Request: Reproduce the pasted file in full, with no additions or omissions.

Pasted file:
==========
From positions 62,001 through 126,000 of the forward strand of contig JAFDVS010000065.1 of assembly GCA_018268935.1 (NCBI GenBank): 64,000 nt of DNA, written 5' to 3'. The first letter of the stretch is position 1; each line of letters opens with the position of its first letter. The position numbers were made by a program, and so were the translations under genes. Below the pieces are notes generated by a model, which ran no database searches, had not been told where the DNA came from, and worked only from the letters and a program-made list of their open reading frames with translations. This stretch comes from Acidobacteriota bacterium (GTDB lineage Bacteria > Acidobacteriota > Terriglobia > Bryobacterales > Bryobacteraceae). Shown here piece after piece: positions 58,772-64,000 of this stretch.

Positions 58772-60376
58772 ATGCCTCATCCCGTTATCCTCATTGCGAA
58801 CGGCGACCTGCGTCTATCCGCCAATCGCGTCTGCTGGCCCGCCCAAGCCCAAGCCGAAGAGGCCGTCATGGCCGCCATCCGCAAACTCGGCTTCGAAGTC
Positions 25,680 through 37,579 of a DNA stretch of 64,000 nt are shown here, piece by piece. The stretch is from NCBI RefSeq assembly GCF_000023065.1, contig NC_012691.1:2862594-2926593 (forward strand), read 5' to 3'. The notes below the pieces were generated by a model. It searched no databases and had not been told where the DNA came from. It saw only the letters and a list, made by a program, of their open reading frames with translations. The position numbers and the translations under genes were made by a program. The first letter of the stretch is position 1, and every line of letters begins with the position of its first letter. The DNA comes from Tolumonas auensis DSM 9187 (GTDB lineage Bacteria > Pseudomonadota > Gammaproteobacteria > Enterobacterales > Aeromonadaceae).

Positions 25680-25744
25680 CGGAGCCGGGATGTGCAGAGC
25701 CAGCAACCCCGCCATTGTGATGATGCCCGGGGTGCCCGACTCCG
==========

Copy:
From positions 62,001 through 126,000 of the forward strand of contig JAFDVS010000065.1 of assembly GCA_018268935.1 (NCBI GenBank): 64,000 nt of DNA, written 5' to 3'. The first letter of the stretch is position 1; each line of letters opens with the position of its first letter. The position numbers were made by a program, and so were the translations under genes. Below the pieces are notes generated by a model, which ran no database searches, had not been told where the DNA came from, and worked only from the letters and a program-made list of their open reading frames with translations. This stretch comes from Acidobacteriota bacterium (GTDB lineage Bacteria > Acidobacteriota > Terriglobia > Bryobacterales > Bryobacteraceae). Shown here piece after piece: positions 58,772-64,000 of this stretch.

Positions 58772-60376
58772 ATGCCTCATCCCGTTATCCTCATTGCGAA
58801 CGGCGACCTGCGTCTATCCGCCAATCGCGTCTGCTGGCCCGCCCAAGCCCAAGCCGAAGAGGCCGTCATGGCCGCCATCCGCAAACTCGGCTTCGAAGTC
Positions 25,680 through 37,579 of a DNA stretch of 64,000 nt are shown here, piece by piece. The stretch is from NCBI RefSeq assembly GCF_000023065.1, contig NC_012691.1:2862594-2926593 (forward strand), read 5' to 3'. The notes below the pieces were generated by a model. It searched no databases and had not been told where the DNA came from. It saw only the letters and a list, made by a program, of their open reading frames with translations. The position numbers and the translations under genes were made by a program. The first letter of the stretch is position 1, and every line of letters begins with the position of its first letter. The DNA comes from Tolumonas auensis DSM 9187 (GTDB lineage Bacteria > Pseudomonadota > Gammaproteobacteria > Enterobacterales > Aeromonadaceae).

Positions 25680-25744
25680 CGGAGCCGGGATGTGCAGAGC
25701 CAGCAACCCCGCCATTGTGATGATGCCCGGGGTGCCCGACTCCG